Erik Larson is a National Treasure.
Anyone who has had the opportunity to read his previous book "The Devil in the White City", will definitely want to read this book.
Larson has the ability to connect very interesting historical and technical facts to a true-life murder mystery in such a way as to provide an account that you will have difficulty turning away from.
This is a book you will not want to miss.
I think that the book "A beautiful mind" did a great deal to rekindle the love for mathematics in many of us. In school I certainly remember the drudgery of mathematics, and with the exception of my 10th grade math teacher most instructors were simply un-inspiring.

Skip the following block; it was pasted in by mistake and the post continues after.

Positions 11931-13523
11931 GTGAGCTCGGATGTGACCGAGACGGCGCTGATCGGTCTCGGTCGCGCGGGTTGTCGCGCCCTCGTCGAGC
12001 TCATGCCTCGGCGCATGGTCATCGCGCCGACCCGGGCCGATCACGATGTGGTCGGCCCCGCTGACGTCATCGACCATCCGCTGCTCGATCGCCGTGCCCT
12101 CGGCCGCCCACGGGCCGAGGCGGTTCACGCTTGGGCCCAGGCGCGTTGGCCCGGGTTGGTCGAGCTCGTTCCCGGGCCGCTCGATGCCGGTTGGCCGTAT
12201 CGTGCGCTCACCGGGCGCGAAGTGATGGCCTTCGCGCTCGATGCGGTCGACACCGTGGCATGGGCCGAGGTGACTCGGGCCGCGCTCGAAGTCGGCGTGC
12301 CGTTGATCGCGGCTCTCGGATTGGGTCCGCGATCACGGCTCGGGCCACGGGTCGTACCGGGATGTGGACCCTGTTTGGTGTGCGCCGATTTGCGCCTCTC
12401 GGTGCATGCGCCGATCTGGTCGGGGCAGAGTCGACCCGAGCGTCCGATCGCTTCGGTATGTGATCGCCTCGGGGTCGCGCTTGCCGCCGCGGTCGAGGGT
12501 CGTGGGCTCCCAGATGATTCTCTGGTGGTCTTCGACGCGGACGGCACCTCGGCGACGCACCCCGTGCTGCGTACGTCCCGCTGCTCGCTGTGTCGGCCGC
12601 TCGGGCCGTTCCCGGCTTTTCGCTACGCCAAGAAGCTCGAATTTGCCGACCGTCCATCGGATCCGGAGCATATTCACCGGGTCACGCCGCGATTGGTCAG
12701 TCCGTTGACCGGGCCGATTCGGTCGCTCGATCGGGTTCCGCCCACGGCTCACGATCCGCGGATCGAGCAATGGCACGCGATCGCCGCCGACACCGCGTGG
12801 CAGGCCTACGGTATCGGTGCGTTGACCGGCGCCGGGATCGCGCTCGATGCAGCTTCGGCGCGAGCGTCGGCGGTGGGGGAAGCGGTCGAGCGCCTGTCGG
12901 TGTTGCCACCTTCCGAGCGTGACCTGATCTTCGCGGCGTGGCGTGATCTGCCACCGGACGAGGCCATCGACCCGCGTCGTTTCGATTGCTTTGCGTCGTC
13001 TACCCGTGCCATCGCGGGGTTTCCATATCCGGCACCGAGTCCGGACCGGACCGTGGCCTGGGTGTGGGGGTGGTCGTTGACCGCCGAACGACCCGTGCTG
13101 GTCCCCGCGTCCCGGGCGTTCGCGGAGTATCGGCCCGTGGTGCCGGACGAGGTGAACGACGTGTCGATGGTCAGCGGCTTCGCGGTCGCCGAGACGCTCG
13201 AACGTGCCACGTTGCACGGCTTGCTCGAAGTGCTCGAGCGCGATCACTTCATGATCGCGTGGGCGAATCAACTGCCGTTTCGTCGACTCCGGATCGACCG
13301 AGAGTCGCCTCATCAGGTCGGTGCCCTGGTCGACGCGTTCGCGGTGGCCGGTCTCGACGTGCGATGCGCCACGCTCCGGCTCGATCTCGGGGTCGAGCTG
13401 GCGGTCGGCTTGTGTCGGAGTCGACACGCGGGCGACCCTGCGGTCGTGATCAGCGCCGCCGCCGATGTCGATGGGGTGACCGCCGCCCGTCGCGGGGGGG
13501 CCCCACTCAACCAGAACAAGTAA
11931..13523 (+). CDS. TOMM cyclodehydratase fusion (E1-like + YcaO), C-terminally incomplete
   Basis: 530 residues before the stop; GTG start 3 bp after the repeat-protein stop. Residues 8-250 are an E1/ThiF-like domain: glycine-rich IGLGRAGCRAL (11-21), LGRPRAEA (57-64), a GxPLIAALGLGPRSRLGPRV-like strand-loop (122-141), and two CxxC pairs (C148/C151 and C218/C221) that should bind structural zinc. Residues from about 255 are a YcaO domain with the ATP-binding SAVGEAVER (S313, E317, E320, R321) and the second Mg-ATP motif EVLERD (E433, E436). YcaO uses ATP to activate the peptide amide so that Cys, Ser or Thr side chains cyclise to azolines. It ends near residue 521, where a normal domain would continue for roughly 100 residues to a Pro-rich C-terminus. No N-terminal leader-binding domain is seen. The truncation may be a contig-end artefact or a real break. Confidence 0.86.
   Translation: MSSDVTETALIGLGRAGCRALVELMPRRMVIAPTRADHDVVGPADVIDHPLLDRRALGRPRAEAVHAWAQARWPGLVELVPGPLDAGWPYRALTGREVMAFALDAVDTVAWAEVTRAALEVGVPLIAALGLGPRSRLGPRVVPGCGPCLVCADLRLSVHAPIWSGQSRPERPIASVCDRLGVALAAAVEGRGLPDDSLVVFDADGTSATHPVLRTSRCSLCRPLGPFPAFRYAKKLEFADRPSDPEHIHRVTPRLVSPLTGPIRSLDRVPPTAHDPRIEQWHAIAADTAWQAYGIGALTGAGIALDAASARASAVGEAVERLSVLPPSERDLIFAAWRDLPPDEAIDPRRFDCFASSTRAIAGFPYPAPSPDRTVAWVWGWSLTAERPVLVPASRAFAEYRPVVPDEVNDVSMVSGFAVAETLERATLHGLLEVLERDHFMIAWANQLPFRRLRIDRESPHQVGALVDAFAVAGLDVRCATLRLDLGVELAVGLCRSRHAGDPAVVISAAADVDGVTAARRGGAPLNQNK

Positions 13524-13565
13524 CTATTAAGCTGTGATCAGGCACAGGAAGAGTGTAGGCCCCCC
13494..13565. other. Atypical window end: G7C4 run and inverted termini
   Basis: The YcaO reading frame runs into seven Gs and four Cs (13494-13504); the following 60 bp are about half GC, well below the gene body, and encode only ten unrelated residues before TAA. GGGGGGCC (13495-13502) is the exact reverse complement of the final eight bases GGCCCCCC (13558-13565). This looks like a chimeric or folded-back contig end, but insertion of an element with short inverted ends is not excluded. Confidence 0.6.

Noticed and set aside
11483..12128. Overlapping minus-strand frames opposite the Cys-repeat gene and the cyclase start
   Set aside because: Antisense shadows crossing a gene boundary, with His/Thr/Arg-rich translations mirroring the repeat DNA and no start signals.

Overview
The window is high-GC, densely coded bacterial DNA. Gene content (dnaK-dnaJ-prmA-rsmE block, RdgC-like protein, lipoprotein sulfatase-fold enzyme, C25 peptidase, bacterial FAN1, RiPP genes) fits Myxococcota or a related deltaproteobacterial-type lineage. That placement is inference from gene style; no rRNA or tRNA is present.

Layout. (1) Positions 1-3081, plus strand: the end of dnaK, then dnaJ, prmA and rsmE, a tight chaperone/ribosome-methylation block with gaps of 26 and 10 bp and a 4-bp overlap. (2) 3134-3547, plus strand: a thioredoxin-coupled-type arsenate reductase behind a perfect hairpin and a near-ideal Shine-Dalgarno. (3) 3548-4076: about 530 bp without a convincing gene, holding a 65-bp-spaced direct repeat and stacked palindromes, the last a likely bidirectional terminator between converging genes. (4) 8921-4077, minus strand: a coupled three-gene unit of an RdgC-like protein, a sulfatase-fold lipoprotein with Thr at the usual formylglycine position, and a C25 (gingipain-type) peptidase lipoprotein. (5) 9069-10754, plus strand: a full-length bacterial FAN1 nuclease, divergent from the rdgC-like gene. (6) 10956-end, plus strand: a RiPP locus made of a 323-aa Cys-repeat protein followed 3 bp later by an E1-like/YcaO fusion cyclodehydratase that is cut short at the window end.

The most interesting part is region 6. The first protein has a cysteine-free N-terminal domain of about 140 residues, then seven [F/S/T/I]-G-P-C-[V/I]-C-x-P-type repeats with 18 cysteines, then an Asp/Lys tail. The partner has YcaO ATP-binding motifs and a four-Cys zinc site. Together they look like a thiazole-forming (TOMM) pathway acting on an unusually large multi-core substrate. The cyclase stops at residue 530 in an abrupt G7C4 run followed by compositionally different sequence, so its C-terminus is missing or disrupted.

I have recently started to read about the history and the theory of mathematics in my leisure and have found that it is a relaxing, albeit unorthodox diversion.
This book is excellent in terms of giving the history and providing interesting pieces of the fascinating people who have worked with this number. Unlike other reviewers, I found it captivating. As with many audio books, I would recommend obtaining a copy of the print version also, because some of the equations need to be "seen" rather than just heard to truly appreciate them.
This book is clearly too basic for people who are acquainted with mathematical history or theoretical aspects of recent math theory, but for someone like myself, who finds this kind of information interesting and challenging I give it my highest recommendation.
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